Knowability, closure, and anti-realism

Dialectica 62 (1):59–75 (2008)
Abstract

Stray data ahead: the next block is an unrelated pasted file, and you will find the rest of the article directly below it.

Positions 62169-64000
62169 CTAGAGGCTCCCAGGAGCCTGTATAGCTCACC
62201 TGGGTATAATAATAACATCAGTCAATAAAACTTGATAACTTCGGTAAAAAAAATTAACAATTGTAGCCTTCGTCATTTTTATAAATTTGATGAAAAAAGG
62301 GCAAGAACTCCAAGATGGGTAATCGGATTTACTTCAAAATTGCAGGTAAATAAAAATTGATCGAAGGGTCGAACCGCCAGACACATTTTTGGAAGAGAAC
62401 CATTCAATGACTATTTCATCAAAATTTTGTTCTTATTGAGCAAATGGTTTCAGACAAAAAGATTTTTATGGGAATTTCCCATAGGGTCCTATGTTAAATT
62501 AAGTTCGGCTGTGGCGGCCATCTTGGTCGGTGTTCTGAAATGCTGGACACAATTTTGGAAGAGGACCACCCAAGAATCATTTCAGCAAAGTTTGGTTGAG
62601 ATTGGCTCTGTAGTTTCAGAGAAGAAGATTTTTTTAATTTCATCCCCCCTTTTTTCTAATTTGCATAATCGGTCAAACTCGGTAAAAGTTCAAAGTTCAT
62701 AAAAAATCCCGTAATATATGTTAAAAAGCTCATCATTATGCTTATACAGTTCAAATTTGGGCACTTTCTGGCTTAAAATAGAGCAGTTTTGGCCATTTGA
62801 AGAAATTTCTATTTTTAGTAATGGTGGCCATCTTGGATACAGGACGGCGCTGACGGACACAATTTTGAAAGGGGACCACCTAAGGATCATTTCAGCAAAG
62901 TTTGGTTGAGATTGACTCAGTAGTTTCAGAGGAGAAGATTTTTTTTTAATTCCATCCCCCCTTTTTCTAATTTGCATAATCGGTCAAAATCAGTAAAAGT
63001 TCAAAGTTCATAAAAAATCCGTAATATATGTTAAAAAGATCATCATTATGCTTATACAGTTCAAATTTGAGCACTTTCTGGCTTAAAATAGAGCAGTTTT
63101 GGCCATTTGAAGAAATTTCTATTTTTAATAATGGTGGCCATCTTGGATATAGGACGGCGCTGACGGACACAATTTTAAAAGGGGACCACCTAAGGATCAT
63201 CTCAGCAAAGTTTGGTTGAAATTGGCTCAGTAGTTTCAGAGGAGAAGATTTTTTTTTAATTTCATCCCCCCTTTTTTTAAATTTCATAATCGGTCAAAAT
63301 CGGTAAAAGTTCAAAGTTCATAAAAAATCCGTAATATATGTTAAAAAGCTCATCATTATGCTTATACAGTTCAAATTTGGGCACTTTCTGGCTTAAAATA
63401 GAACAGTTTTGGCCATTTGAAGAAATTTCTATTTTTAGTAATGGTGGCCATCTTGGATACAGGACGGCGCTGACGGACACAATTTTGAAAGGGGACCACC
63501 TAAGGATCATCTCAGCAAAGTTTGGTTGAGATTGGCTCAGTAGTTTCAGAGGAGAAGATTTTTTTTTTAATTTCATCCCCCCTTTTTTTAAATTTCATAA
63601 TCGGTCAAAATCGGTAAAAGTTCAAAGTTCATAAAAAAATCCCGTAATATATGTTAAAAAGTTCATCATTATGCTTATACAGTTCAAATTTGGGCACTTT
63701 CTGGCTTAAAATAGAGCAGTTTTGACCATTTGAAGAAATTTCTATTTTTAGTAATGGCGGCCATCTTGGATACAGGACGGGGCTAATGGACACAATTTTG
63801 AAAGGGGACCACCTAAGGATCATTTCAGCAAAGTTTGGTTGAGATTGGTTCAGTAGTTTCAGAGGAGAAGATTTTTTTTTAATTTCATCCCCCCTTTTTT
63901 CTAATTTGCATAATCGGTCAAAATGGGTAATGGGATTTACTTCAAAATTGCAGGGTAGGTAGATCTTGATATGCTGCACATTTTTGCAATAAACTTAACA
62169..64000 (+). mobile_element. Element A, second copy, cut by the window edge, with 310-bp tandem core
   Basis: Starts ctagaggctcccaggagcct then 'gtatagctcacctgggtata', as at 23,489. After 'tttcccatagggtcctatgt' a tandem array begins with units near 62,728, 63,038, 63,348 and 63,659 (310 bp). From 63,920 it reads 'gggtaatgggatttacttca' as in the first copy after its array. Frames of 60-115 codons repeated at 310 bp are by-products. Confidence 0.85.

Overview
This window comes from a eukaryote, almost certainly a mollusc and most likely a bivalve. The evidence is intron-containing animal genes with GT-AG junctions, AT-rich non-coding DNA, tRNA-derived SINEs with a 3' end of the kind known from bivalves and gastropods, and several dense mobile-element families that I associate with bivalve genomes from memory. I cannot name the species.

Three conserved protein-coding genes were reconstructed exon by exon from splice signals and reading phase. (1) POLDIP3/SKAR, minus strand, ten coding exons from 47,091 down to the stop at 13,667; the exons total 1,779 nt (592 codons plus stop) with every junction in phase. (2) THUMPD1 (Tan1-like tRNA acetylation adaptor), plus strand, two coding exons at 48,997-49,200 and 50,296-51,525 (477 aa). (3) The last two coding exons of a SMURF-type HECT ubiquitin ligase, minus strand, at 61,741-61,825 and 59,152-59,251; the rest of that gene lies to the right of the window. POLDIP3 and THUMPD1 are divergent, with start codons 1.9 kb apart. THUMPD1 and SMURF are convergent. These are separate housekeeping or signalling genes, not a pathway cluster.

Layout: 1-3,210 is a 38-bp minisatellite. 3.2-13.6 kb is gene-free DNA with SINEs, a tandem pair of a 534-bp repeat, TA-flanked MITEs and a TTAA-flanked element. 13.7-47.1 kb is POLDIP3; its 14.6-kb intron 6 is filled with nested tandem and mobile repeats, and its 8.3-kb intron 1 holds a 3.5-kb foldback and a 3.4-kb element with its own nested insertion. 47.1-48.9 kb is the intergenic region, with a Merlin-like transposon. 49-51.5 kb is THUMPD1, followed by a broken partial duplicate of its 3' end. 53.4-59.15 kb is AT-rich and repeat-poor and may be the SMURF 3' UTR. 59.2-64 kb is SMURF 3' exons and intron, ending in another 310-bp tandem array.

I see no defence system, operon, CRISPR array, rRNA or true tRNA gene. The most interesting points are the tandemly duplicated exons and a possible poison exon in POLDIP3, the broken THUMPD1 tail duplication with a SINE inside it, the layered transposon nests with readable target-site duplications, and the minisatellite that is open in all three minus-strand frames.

In light of the paradox of knowability anti‐realists ought to revise their wholesale equation of truth and knowability, lest they be committed to the absurd conclusion that there are no truths that will never be known. The task accordingly becomes to identify the problematic statements the knowability of whose truth would force that conclusion and to restrict the equation in appropriate ways to all but the problematic statements. This restriction strategy was first implemented by Tennant. However, recently Williamson and Brogaard and Salerno have argued that the restriction strategy, and in particular Tennant's implementation of it, fail to avert the paradoxical conclusion. Here I argue, first, that the arguments devised by Brogaard and Salerno are ineffective because they rely on an invalid closure principle and, second, that while Williamson's argument may suffice to undermine Tennant's specific proposal, it fails to discredit the restriction strategy as such. To this end, I give a better characterisation of the problematic cases, which is immune to Williamson's criticism, and then show how the restricted anti‐realist thesis fares in light of the meaning‐theoretical arguments anti‐realists typically advance in support of their view
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